I’ve been in a consumer proposal since October 2014. I should be done with the proposal by June 2020. Can you tell me when will the proposal stop showing on my credit history? I was told that it would only show for 6 years from the time I started with my consumer proposal. So by the end of 2020, it shouldn’t show at all, is that correct?


The GreedyRates Team says:

Hi Maureen,

Great of you to come by. If you’re in a consumer proposal currently, then you should see the proposal removed from your credit history once 6 years have passed since you started. June 2020 is a solid estimate but remember that it might take a month or so for Equifax and TransUnion to get your records updated. Once June 2020 rolls around, make sure to get a credit report as soon as possible, and to call Equifax and TransUnion if you see any issues.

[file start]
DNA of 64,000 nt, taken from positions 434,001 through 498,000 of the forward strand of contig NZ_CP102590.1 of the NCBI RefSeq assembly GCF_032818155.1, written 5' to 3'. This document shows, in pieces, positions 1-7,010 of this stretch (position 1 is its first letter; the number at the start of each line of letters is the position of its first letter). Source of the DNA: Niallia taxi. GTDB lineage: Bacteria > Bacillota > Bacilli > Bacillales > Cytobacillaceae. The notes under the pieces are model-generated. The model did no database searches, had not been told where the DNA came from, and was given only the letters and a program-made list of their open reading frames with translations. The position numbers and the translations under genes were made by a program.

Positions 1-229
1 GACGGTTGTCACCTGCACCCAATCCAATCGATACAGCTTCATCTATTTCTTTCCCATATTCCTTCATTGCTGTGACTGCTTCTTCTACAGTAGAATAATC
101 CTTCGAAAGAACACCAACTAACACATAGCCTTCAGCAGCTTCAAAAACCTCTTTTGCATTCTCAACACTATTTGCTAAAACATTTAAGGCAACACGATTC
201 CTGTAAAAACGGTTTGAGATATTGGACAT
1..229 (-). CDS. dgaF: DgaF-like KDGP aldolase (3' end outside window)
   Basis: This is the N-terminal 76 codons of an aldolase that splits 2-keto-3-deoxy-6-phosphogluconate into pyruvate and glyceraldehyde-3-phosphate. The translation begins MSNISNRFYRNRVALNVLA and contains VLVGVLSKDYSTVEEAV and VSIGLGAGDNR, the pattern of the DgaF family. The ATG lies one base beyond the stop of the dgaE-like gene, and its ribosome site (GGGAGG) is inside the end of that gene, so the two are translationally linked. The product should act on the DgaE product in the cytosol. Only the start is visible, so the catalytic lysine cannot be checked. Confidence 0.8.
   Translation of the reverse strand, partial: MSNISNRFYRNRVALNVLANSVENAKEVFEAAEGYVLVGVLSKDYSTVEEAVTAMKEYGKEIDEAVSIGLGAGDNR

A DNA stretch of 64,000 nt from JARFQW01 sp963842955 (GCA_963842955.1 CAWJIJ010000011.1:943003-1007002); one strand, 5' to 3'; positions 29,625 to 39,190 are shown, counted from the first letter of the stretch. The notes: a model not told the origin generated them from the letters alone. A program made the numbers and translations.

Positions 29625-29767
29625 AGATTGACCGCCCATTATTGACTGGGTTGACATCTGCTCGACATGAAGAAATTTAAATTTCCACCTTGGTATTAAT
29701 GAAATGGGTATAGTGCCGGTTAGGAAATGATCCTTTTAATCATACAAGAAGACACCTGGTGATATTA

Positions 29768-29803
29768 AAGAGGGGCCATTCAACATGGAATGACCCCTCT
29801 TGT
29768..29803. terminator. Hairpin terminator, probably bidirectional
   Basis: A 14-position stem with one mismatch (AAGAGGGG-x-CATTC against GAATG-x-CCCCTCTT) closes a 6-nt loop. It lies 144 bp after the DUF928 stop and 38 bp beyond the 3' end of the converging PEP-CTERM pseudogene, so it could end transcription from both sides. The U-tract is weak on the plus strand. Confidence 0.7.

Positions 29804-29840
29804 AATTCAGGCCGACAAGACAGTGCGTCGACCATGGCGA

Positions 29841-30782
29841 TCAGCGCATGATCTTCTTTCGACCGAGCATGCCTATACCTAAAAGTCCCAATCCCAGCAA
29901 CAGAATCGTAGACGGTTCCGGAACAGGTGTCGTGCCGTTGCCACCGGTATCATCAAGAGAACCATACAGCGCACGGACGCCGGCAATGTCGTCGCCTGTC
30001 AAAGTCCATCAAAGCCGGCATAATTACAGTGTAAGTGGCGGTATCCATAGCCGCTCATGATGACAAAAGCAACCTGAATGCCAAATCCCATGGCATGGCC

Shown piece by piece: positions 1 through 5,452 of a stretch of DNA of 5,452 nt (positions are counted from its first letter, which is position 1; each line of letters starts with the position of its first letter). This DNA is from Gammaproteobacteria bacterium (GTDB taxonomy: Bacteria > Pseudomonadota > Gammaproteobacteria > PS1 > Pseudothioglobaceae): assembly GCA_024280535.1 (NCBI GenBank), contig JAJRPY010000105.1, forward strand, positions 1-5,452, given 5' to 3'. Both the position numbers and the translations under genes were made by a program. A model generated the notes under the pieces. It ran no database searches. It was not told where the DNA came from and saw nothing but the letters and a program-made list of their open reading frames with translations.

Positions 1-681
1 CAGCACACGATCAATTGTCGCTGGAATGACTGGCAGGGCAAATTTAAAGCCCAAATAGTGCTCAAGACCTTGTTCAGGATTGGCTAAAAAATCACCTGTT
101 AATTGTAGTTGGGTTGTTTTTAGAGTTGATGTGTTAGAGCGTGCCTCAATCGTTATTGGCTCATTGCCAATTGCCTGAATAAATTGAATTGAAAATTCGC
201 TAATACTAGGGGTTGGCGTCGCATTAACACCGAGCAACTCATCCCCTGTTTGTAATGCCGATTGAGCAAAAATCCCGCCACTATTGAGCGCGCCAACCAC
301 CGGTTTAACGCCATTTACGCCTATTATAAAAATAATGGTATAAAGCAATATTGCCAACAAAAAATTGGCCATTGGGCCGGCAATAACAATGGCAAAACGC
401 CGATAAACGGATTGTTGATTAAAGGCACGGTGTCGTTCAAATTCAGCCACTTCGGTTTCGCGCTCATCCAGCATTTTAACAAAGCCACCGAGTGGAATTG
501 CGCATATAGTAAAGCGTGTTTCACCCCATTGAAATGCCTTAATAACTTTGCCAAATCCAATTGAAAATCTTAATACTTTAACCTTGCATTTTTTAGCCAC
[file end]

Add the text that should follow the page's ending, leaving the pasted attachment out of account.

In the meantime, it’s crucial for you to get a head start on improving your credit. One of the most vital tools you can get is a secured credit card, which lets you make purchases and sends you a monthly bill just like any other card. However, your credit limit is a direct result of your initial security deposit, which also means that you’ll get automatically approved for the card, pending your deposit. Secured cards report your financial behavior (payments, spending etc.) to credit bureaus more frequently, so by the time your proposal is over, your score will be ready for more advanced credit tools.

Check out the Refresh Financial Secured card first. You can make a deposit as small as $200 and get instantly approved, and then work on pushing that score up before 2020. Best of luck!

GreedyRates Staff

Clint says:

I am in the process of going through a consumer proposal. My trustee mentioned if I need a credit card to apply for a secured card and it will help rebuild. Is there a timeline when this should be done? Too early now? After discharge?